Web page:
March 12, 2012
by Mrs. McGriff
I am plowing my way through the graphic novels that have been piling up on my desk. Some of them I snatched up from the bargain books at our last book fair. Some of them have been gifts from students who are helping me beef up my collection.
Arana: The Heart of the Spider by Fiona Avery (Scholastic 2005)
I think superhero fans will like this graphic novel. Anya is a reluctant recruit to the secretive spider society. Miguel believes that she is the chosen one, to be the next hunter. When he saves her life from an attack by the Wasps, she is bound for life. All she wants is to be a normal high school student. Will she come to terms with and claim her destiny before it’s too late? The color illustrations in this one seem to explode off the page. I really need to slow down and look more at the pictures when I read a graphic novel.
The Lightning Thief (Rick Riordan) Graphic Novel adapted by Robert Venditti (Hyperion Books 2010)
I loved the original Percy Jackson series, so I wasn’t sure what I would think of a graphic novel adaptation. I was pleasantly surprised. The color illustrations bring the story into vivid pictures. The dialogue captured the fast-paced adventure of Percy’s first quest with Anabeth and Grover. I wouldn’t want to replace the original completely, but this adaptation stands nicely alongside. It’s much more faithful to the heart of the story than the movie was.
Mystic: Rite of Passage by Ron Marz (CrossGen Comics 2003):
I enjoyed the story in this graphic novel, first published in a series of comic books. Two sisters–one responsible and one not–find their lives turned upside down. Just as the responsible Genevieve is about to be accepted as Guild Master of one of the magic guilds on Ciress, the rite goes horrible wrong. Party girl Giselle finds that she is now host to all seven of the magic guild spirits. Whether she likes it or not, she is now the most powerful magician on the planet. It’s too bad she hasn’t prepared for it at all. With a talking squit (looks like a shaggy puppy) as her only ally, will Giselle survive the magic that now possesses her and those angry magicians who want it back? For once, the artwork caught my eye as much as the words. These color illustrations burst off the page. I just might be getting the hang of these graphic novels.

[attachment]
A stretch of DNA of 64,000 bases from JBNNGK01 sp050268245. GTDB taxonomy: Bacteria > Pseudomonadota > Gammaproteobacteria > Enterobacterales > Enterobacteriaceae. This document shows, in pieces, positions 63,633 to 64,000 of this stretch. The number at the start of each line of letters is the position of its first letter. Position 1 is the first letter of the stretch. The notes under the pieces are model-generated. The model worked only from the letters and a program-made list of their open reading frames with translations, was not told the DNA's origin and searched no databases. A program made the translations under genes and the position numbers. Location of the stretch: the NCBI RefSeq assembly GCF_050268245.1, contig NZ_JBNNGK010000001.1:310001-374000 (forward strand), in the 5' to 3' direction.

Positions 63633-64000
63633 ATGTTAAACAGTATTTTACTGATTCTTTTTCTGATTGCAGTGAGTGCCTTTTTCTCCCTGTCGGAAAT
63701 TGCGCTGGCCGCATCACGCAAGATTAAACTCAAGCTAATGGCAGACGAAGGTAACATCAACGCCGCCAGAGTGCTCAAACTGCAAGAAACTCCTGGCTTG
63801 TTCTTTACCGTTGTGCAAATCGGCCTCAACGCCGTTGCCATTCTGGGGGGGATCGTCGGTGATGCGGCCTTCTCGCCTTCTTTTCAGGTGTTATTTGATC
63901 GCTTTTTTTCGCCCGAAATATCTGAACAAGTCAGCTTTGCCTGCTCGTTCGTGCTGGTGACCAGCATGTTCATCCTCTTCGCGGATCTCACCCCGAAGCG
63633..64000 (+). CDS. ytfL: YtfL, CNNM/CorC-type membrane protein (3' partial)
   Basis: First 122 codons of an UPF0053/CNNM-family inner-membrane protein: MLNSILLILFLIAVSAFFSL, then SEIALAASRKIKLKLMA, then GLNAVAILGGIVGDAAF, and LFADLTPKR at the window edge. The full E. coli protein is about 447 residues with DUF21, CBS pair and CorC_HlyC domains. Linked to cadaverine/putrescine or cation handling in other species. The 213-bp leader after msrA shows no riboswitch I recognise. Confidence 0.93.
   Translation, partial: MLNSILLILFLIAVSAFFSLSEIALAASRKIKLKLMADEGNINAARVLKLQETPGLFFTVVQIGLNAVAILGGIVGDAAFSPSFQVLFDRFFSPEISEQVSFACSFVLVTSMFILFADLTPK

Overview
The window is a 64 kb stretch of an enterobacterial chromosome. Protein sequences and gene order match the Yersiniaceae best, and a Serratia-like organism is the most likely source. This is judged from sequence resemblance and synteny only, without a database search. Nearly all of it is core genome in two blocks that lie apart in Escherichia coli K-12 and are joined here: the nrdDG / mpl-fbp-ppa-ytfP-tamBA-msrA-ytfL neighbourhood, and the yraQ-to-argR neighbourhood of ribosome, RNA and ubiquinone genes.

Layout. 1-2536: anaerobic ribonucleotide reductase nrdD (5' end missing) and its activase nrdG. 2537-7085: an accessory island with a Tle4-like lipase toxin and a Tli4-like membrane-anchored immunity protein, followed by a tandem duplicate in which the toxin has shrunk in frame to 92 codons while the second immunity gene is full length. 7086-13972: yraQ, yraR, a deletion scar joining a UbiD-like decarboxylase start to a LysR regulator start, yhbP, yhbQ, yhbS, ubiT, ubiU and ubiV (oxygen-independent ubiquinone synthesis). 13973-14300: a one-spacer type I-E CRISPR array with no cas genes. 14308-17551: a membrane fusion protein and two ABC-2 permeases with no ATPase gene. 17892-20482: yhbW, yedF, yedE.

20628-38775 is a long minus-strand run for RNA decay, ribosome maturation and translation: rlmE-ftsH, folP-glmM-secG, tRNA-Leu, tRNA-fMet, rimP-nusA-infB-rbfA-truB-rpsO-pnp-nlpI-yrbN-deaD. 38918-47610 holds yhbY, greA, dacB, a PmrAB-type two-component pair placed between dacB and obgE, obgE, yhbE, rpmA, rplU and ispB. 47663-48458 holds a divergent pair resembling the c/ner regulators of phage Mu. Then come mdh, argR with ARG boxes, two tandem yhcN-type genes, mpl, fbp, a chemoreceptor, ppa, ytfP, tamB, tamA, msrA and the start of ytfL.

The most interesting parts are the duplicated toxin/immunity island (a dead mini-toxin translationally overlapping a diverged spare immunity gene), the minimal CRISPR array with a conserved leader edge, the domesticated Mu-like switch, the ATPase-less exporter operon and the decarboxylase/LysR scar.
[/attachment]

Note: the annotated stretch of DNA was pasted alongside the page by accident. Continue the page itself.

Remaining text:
The Path: Crisis of Faith by Ron Marz (CrossGen Comics 2003)
This graphic novel is much darker than the above one by the same writer. Set it the land of the samauri warriors, it involves war, betrayal, and the loss of faith. Todosi dedicated his life to the arts of war while his brother Obo San dedicated his life to serving the gods. After the gods take Todosi’s life, Obo San vows to use their own weapon against them for revenge. But first he must survive the wrath of his emperor and the demons of an invading army. My favorite part of this graphic novel is the interview with the penciler, Bart Sears, in the back. After reading it, I understood much more what he accomplished with the two page spread layout, the dark images, and his penciling technique.
Rebound by Yuriko Nishiyama (Tokyo Pop 1997)
I successfully finished my first manga novel. I am surprised that it is a basketball story! Who knew that manga included sports fiction? Not me until today. Nate Torres and his high school basketball team, Johnan, won the Tokyo championship. Now they are on their way to Sapporo to play again in the National Championships. They hope to avoid a repeat of last year’s first round loss, but this year they have to get past Kyan Marine Industry–a team full of tough players who don’t mind playing rough. Oh yeah, there might even be a few girls to provide a distraction. I thought this was a fun story once I got the hang of reading from right to left. It might even bring in new fans (of sports stories) to graphic novels.
Harlequin Pink: Idol Dreams written by Charlotte Lamb & art by Yoko Hanabusa (Dark Horse Manga 2006)
I’m starting to get the hang of reading from right to left–and to the variety of topics and genres available through manga. This is a love story that will please readers looking for something light and fluffy. Quincy wins a contest she didn’t eve enter (thanks to her little brother Bobby) for a date with pop idol Joe Ardness. Now she is caught up in a weekend of celebrity with her heart torn between Joe (Is he just using her for the publicity) and Brendan (Can her heart still be satisfied with her dad’s partner in their veterinarian practice?) There’s lots of swooning and flashing cameras in this story even if there’s not much else. It’s even printed in pink ink!